Of the five covenants made between God and man (Adamic, Noahic, Abrahamic, Mosaic, Davidic), none were intended to procure fellowship with Him, but were used to prepare and lead men to the one covenant which would procure fellowship with Him, which is the Everlasting Covenant (Heb 13:20). This is the “New Testament or Covenant, as the modern translations read, that Jesus spoke of in His blood (Mat 26:28; Mark 14:24; Luke 22:20). Nowhere is this Covenant shown to be between us and Christ or us and the Father but rather, we are the recipients of this Covenant.
This is the only Covenant made that was not between God and man because it was made in eternity past—between the Father and the Son. This involved the Father’s promise to raise Jesus from the dead after atoning for the sins of man; “the covenant that was confirmed before by God in Christ” (Gal 3:17). “And for this reason He is the Mediator of the new covenant, by means of death, for the redemption of the transgressions under the first covenant, that those who are called may receive the promise of the eternal inheritance” (Heb 9:15).
The purpose of God's dealings with Israel was to reveal to them and the rest of the world His desire and plans for fellowship with Him. Jesus’ atonement for sin broke the curse incurred by Adam and Eve (Gen 2:17), which means not only Israel’s redemption “from the curse of the law” (most have yet to attain) but also “That the blessing of Abraham might come on the Gentiles through Jesus Christ” for “the scripture hath concluded all under sin, that the promise by faith of Jesus Christ might be given to them that believe”. (Gal 3:13, 14, 22).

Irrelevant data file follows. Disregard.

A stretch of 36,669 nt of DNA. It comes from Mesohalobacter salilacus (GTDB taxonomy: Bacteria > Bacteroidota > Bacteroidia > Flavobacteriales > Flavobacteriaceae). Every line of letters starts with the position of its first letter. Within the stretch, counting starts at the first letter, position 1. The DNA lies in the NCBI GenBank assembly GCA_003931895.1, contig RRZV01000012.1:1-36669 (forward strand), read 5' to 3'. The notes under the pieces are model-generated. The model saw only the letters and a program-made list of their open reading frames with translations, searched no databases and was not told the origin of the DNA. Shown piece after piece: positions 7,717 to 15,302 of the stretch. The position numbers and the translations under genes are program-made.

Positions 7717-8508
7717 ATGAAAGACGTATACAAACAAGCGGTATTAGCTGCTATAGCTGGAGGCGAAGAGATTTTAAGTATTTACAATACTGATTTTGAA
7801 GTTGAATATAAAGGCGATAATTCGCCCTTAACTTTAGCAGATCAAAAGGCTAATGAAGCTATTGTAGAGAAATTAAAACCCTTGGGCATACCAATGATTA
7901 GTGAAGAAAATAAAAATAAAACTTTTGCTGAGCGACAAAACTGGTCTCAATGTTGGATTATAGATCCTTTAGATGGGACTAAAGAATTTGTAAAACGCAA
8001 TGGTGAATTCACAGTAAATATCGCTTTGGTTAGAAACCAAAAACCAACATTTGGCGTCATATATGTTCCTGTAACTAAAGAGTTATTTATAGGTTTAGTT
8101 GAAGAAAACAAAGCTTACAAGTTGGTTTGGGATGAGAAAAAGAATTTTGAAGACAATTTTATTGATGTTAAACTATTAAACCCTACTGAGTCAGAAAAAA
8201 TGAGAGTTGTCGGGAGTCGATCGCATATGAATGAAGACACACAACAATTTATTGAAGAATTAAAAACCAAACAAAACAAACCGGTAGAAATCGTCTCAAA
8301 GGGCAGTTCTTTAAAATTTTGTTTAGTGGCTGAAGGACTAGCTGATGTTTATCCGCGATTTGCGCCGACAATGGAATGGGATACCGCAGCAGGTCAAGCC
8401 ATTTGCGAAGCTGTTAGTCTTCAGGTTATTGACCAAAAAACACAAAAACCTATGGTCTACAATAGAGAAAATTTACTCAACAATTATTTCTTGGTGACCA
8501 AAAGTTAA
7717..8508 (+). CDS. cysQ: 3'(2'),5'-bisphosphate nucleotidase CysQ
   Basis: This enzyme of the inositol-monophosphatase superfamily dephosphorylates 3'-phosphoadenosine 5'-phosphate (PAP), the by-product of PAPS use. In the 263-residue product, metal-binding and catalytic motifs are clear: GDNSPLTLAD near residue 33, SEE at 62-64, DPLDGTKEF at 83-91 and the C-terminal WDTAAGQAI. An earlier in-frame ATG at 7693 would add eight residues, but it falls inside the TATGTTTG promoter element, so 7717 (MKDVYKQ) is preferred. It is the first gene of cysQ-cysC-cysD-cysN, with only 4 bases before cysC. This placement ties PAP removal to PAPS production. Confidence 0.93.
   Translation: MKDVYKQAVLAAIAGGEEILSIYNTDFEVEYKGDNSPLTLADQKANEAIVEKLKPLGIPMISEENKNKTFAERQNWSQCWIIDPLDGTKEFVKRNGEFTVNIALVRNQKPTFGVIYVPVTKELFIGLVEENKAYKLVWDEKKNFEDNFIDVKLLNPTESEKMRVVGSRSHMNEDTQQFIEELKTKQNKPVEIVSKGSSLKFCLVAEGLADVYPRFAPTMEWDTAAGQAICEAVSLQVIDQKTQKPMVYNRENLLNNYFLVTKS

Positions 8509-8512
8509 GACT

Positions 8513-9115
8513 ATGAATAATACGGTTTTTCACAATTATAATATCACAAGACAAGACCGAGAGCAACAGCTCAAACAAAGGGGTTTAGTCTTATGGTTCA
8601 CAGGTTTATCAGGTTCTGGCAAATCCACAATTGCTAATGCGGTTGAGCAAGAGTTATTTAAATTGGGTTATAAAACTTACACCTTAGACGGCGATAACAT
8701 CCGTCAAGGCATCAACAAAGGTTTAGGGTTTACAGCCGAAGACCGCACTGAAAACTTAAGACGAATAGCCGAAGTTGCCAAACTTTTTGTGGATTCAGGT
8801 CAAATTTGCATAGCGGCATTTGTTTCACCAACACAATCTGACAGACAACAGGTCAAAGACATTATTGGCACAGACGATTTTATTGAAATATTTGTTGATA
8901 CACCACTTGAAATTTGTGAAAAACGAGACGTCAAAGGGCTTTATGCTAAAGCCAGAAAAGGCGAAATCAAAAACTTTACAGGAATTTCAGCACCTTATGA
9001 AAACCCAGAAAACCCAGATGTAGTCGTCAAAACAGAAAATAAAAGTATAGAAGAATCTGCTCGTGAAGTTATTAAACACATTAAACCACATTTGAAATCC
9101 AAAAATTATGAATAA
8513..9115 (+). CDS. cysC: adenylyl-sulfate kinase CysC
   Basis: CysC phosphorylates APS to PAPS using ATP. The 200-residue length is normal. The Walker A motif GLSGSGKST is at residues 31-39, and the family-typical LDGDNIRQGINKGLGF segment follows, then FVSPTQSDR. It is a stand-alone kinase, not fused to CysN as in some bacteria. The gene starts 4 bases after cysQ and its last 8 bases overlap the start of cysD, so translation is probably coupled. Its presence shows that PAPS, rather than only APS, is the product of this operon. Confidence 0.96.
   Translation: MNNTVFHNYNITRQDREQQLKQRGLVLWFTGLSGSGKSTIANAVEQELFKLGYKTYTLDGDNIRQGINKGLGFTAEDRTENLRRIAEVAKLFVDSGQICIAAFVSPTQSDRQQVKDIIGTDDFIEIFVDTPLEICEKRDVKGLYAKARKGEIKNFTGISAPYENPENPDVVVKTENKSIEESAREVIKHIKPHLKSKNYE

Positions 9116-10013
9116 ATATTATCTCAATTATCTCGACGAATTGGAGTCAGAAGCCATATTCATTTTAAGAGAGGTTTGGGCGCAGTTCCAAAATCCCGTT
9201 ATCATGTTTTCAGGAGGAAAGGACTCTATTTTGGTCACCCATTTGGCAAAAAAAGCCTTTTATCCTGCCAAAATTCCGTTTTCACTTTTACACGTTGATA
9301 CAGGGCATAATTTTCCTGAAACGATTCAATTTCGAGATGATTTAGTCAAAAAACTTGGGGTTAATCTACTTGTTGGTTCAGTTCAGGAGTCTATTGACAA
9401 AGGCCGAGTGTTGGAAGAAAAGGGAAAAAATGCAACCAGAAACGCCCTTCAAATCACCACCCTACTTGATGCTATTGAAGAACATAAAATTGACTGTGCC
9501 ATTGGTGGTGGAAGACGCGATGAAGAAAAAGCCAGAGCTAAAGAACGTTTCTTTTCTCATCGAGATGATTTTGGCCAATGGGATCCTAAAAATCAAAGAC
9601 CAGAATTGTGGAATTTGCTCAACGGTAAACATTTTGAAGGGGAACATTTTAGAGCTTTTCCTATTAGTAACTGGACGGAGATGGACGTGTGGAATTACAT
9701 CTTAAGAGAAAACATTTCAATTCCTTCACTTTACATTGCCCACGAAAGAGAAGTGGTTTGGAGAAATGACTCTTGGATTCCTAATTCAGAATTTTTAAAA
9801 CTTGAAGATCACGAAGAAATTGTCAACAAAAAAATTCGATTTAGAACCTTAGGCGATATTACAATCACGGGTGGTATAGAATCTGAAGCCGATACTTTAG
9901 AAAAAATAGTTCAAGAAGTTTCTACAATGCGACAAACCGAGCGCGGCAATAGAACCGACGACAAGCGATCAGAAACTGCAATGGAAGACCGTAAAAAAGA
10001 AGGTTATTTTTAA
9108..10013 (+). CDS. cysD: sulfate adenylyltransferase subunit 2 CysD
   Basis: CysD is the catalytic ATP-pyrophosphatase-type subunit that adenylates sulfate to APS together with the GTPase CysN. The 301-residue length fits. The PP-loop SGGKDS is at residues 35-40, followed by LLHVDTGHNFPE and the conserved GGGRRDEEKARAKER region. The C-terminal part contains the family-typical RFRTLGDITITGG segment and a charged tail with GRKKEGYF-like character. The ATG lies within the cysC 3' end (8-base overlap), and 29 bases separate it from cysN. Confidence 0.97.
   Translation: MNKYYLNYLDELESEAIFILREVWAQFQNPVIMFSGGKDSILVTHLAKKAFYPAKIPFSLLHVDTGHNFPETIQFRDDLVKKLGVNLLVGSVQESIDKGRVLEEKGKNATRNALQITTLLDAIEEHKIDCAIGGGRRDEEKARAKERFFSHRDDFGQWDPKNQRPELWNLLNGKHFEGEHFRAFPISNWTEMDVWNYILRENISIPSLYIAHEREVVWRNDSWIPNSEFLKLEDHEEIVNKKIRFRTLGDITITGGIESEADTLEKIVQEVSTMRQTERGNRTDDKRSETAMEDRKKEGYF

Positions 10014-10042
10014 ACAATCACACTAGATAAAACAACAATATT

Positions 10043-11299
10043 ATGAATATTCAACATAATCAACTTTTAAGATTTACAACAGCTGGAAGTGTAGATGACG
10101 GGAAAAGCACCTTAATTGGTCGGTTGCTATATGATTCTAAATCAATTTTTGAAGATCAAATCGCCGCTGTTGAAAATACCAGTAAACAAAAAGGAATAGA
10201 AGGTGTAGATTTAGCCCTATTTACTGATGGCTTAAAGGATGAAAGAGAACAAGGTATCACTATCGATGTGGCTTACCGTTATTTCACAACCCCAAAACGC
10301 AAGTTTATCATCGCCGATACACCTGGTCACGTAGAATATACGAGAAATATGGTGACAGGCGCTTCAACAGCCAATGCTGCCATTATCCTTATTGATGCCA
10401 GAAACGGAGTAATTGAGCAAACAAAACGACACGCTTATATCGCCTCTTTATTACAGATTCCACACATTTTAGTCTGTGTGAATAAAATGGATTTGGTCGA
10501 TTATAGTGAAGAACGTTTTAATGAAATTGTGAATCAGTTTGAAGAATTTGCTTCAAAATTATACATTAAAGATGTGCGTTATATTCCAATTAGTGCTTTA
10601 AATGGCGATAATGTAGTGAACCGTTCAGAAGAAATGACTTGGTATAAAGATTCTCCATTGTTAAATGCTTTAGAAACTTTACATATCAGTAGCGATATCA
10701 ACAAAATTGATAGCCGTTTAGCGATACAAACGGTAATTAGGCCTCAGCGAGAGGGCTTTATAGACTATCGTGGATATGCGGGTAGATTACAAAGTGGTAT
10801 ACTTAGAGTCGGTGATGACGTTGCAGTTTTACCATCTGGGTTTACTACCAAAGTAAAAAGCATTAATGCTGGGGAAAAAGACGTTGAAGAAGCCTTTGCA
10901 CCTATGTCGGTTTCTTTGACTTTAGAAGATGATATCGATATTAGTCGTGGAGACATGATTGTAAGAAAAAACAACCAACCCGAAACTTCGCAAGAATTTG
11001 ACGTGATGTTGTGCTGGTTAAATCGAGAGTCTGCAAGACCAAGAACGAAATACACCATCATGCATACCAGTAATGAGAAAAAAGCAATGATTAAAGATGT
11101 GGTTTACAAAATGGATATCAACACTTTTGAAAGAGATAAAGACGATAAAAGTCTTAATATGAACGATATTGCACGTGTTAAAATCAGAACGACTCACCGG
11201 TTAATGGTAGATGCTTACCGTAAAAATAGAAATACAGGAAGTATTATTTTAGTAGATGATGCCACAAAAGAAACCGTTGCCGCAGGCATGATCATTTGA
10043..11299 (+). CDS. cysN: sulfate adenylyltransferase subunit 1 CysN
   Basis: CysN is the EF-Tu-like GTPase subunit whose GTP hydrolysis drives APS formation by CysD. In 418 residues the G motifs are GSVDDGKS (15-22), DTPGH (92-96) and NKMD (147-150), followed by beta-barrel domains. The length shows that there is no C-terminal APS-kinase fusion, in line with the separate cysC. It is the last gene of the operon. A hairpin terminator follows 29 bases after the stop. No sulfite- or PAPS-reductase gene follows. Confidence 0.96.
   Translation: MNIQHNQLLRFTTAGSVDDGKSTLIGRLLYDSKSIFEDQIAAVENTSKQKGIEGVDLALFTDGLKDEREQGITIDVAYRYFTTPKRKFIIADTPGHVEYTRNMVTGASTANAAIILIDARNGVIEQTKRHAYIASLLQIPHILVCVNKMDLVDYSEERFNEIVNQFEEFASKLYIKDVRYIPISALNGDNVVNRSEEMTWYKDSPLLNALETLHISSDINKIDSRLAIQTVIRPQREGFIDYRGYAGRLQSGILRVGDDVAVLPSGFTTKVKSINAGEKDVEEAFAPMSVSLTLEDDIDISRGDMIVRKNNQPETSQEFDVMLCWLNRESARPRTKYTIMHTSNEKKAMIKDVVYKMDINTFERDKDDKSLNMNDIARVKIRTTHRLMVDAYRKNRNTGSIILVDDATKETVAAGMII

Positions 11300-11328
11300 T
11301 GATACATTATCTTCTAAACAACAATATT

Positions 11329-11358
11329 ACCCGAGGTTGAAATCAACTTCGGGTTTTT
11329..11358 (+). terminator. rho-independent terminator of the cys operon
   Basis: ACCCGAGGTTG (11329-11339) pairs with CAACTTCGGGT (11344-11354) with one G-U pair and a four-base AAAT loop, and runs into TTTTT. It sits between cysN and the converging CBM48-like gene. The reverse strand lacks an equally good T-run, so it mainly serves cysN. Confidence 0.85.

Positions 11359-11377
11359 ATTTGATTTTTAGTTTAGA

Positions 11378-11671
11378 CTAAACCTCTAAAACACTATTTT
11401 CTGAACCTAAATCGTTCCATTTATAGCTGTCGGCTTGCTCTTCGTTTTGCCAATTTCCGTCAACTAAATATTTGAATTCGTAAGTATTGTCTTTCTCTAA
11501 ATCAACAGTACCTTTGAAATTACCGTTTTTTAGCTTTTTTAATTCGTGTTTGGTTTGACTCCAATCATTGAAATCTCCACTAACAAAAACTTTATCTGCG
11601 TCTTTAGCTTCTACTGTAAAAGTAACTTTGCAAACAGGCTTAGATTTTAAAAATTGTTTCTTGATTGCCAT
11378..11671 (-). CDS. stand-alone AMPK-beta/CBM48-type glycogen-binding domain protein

“Now may the God of peace who brought up our Lord Jesus from the dead, that great Shepherd of the sheep, through the blood of the everlasting covenant, make you complete in every good work to do His will, working in you what is well pleasing in His sight, through Jesus Christ, to whom be glory forever and ever. Amen (Heb 13:20, 21).